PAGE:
(TacticalNews.com) – Winter storms are nothing to take lightly. A bad storm can knock down power lines, leaving homes in the cold without electricity. Without a wood-burning stove or a fireplace, such an event could put many people in big trouble. If a winter storm were to strike your home, would you know how to heat a room to stay alive?
Trap the Heat
The first step in heating a cold room during a power outage is to ensure the heat can’t escape. Trapping heat in means avoiding opening and closing doors, closing all the windows (it’s winter, so they should be closed anyway) and closing all the doors in the house.
Focus on heating one room. It’s best to choose a room that can fit the entire family, but that also won’t leak heat down hallways or into adjacent rooms. Basement rooms work well because they’re insulated by the ground.
Bust out the sleeping bags, the blankets, and keep everyone in one room. The combined body heat will help to warm the space in combination with the other heat sources you choose to work with. To make it fun, set up a tent in the room and have everyone sleep in it. The smaller space will trap the heat better, and the kids will enjoy the camp-out.
After finishing these steps, it’s time to block any drafts. Blankets or towels placed at the base of doors will prevent air from leaking through the cracks. Heavy blankets hung over windows work to trap warm air in, as well. If you don’t have extra blankets on hand, close the blinds and pull the drapes shut — it’s better than nothing.
Bring the Heat
A wood stove or a fireplace is the best option for generating heat in a cold building, but not every home has one. Propane heaters are a possibility, but not all of them are safe for indoor use, especially when all of the ventilation has been closed off. Carbon monoxide poisoning associated with poor ventilation can kill as easily as hypothermia, so trading one danger for another isn’t a solution to the problem.
An indoor propane heater should be used in a room that is equipped with a carbon monoxide detector. Check the batteries in the detector before using the heater. The detector won’t be any good if the batteries are dead.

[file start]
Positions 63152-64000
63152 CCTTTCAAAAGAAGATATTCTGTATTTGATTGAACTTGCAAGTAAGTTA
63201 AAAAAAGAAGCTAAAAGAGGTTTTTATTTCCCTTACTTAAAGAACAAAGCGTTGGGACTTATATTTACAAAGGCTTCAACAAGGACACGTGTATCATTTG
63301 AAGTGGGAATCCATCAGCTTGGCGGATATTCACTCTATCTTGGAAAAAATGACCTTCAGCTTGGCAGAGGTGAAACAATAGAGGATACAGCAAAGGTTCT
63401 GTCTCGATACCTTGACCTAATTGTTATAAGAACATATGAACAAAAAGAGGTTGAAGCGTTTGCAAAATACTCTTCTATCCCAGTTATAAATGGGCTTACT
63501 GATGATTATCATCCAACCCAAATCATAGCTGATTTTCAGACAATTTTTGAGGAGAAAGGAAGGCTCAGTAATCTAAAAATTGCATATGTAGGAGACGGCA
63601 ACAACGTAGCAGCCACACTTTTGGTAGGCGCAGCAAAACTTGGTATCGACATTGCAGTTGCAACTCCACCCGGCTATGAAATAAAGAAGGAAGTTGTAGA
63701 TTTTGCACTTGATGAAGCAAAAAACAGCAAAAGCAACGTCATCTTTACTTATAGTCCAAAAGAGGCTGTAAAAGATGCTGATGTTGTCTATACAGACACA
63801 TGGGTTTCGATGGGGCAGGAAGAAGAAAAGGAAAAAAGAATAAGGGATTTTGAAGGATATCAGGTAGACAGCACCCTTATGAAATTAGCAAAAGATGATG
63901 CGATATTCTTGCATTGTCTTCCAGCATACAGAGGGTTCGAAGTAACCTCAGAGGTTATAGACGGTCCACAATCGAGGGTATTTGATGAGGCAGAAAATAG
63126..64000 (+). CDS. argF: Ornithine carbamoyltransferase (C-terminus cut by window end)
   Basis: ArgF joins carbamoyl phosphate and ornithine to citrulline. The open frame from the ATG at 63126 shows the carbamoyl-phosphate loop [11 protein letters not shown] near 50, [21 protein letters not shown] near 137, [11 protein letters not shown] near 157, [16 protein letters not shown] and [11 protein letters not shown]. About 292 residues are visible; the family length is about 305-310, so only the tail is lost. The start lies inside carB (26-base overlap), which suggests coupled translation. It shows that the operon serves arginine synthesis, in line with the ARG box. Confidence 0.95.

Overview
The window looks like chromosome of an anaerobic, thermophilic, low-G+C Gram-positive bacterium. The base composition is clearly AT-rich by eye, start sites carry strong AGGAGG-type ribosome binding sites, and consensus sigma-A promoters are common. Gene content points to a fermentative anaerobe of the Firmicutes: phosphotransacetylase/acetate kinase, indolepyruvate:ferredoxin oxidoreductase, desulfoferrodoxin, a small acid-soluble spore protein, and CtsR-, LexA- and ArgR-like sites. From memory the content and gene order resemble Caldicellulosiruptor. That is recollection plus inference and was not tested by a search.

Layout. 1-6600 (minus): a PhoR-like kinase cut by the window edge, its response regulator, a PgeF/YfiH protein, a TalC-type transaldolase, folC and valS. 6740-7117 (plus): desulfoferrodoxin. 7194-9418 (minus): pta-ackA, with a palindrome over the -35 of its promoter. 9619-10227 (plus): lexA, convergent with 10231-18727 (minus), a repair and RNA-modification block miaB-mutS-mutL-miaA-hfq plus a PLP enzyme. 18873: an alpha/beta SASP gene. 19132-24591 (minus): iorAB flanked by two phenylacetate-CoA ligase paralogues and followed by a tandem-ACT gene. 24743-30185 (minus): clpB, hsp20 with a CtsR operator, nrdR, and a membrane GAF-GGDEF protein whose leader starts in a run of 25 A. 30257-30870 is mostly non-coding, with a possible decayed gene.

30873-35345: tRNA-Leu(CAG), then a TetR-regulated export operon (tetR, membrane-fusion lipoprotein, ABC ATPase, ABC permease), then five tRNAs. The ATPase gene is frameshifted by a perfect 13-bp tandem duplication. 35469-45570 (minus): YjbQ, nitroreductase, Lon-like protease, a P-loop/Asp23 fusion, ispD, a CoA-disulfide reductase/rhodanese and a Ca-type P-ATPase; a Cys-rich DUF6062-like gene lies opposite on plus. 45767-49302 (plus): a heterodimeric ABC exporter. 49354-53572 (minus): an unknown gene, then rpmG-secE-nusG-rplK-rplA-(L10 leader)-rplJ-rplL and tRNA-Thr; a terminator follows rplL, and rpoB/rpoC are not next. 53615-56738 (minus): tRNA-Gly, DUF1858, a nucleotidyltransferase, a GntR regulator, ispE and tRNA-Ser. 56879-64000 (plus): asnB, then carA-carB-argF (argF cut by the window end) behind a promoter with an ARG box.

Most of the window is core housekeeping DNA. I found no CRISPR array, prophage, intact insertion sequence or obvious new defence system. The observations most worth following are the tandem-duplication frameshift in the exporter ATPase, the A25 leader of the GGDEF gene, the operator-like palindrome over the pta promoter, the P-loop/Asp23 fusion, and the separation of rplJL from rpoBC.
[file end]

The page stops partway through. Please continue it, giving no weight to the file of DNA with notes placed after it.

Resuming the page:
Chemical hand warmers can help warm extremities. These are inexpensive options that really pack a punch, especially when there aren’t a lot of other options available.
Candles will help heat the room as well, but they’ll need to be carefully watched to ensure they don’t get tipped over. Avoid open flames larger than a candle unless contained in a fireplace or wood stove to avoid starting a house fire.
Even if you can’t get the room temperature up, you can still keep warm using your body heat. Layering on clothing will trap that heat in, keeping you nice and toasty even when the house is cold. Loose layers of wool clothing will provide insulation, creating pockets of dead air that will be warmed by the body.
Since a large portion of body heat escapes through the scalp, put on a hat or a beanie. A few pairs of socks will help keep your feet warm, especially with sturdy shoes or boots. Gloves will aid in keeping your hands warm as well.
To keep your body producing heat, consume calories for it to burn. Hot beverages can provide a nice boost of warmth from the inside out, if you can make them. In a worst-case scenario, an empty soup can over a burning candle can boil water for hot cocoa. Make sure not to burn yourself on the hot metal (or the candle).
Not every survival scenario has to be a world-ending event. A simple blackout during the winter can be deadly — if you’re not prepared.
For additional tips for handling the colder months, click here.
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